What to do when an Oversize Naval Shipment to Japan is Stopped: Improvise

Case Studies, D.O.D., Oversize

Highlights:

A Naval Japan-bound shipment of two huge cargo pieces was going nowhere fast in California, held up by screeners at a Los Angeles air carrier.

At ICAT Logistics Detroit, one of our import-export specialists was already in motion, diagnosing the problem, updating our customer and advancing a solution.

The situation called for our brand of R&R: Respond and Rescue.

On the case was Dave Saladin, who determined that one of the two pieces was flagged upon screening and denied loading as air freight.

“TSA Inspectors don’t always immediately disclose why a shipment was held up, but they make it clear they will not approve putting suspect pieces five miles above people’s heads,” said Saladin.

Reasons for such delays vary: size, shape, density, electronics and the potential presence of fumes, odors and solvents. Screening takes a variety of forms, including visual inspections, hand wands, customs sniffing dogs and X-rays.

“Now what?” the customer asked.

Challenge:

Saladin knew already that ICAT Logistics Detroit had arranged proper customized crating of the materials. Whatever problem existed had been introduced outside our involvement. Saladin also knew that inspectors sometimes are slow to disclose their cause for concern. Rather than wait, Saladin checked with contacts and sources to assess the situation.

The oversize cargo – heading for U.S. naval ships patrolling the coast of Japan – came in two components, exceeding 20,000 pounds.  The assignment embraced several elements that called upon our shipping expertise: military goods, oversized products, and detailed packaging stipulations.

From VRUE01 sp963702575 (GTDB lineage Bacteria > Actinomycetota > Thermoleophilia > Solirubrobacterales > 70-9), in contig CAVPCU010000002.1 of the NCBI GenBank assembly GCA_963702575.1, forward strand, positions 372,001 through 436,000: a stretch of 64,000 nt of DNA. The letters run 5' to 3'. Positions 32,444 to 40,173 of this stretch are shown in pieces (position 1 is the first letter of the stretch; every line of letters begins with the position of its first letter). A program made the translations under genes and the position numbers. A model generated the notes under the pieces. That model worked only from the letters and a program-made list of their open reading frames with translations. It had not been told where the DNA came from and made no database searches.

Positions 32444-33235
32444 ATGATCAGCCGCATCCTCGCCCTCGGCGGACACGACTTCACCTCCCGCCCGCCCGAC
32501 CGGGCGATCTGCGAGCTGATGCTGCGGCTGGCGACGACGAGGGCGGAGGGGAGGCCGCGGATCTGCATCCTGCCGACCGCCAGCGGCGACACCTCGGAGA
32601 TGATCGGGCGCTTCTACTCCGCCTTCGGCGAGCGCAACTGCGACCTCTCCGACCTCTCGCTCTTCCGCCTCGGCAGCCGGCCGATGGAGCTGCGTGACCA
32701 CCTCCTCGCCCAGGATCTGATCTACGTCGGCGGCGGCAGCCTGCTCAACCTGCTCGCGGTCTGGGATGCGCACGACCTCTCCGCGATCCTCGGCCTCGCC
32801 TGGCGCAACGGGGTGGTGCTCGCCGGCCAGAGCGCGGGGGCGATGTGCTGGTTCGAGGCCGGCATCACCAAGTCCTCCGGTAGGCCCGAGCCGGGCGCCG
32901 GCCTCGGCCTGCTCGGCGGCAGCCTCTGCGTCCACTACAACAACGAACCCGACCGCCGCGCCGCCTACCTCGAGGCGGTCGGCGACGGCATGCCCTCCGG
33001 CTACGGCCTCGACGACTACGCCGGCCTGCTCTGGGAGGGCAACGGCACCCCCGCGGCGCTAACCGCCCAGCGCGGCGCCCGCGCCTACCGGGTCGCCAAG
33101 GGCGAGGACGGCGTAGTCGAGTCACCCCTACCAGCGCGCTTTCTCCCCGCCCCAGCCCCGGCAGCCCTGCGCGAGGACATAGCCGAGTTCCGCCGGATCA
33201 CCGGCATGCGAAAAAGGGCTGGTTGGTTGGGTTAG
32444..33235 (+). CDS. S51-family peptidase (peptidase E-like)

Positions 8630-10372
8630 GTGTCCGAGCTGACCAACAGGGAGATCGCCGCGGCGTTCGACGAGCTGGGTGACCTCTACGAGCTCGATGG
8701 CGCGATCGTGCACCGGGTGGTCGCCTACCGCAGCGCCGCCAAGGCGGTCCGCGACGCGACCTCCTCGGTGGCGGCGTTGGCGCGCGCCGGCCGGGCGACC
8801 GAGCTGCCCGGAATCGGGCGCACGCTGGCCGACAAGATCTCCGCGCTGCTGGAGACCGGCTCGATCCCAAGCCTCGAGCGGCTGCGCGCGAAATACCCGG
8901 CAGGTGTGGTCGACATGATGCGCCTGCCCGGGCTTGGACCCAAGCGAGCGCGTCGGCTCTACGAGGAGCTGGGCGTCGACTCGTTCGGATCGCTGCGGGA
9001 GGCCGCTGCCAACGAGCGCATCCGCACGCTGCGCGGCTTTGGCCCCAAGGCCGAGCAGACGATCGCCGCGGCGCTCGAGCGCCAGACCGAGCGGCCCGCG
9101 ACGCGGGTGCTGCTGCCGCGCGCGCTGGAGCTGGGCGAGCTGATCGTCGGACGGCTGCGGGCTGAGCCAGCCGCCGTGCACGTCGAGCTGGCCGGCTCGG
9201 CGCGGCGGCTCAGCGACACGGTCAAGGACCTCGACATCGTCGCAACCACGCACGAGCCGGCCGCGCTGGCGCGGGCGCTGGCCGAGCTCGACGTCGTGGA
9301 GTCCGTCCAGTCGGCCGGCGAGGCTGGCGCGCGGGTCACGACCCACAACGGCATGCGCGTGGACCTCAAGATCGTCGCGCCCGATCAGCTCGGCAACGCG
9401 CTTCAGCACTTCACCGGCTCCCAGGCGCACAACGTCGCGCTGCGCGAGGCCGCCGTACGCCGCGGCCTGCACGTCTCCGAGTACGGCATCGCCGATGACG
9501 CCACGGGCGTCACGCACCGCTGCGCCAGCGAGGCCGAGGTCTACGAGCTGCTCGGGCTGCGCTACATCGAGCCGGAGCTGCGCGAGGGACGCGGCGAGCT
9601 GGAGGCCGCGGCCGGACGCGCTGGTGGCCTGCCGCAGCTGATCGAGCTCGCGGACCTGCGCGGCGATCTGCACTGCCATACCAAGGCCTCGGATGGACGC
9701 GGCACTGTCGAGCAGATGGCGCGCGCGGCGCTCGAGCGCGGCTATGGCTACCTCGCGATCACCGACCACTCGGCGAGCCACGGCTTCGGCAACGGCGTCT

Saladin soon learned that one of the shipments had been cleared as air freight, but the other was grounded. His next move: To assure air delivery of the good-to-go piece while arranging ocean delivery for the other. A relieved customer signed off on the revised strategy.

But there was a catch: One of Japan’s 16 national holidays was fast approaching. Unless adjustments were made, the cargo might arrive and sit idle until workers returned from their holiday break.

Delays meant dollars, and Saladin knew he needed to devise a plan to trim storage and shipping costs. 

Solution:

“Dealing with complications is what differentiates us,” said Saladin.

Step One was to communicate fully with the customer and lay out the best options, while anticipating potential ripple effects.

“Honesty, transparency and empathy smooth out the roller coaster ride on the way to the other side and a successful delivery,” he said.

Moving forward, Saladin negotiated terms and conditions for a customized container to handle the trip across the Pacific. Meanwhile, he teed up an associate in Japan to assure that components arriving at different times by air and sea were coordinated and received for maximum efficiency.

In the process, Saladin was able to reduce the overall cost for the customer, shrinking the total bill by thousands of dollars.

The Outcome:

With Saladin keeping close watch, the air freight was efficiently delivered to Japan, where an ICAT Detroit liaison was on the scene to make sure delivery was completed correctly. Meanwhile, the customer stepped back from the ocean shipment and those goods were secured elsewhere.

With each twist and turn, Saladin kept the customer fully informed and assured.

“International freight forwarding can cause some anxiety,” he said. “When that happens, part of our job is to mitigate the concerns by making adjustments to calm our clients.”

Big Picture:

It’s rewarding when a well-designed plan comes together. But conditions sometimes require revisions. The commitment to Respond & Rescue is essential to the customer service culture at ICAT Logistics Detroit.

“This was a new customer and it was important to show how we solve problems,” said Saladin. “But the process is the same for all clients: Get creative, get answers, get it accomplished.”

For Saladin and his ICAT colleagues – in Michigan and around the globe – the guiding principle of R&R carries an additional meaning: Resilience and Results.

“You size up the problem, stay with it and get it resolved,” said Saladin. “We do what we always do: We get it done.”

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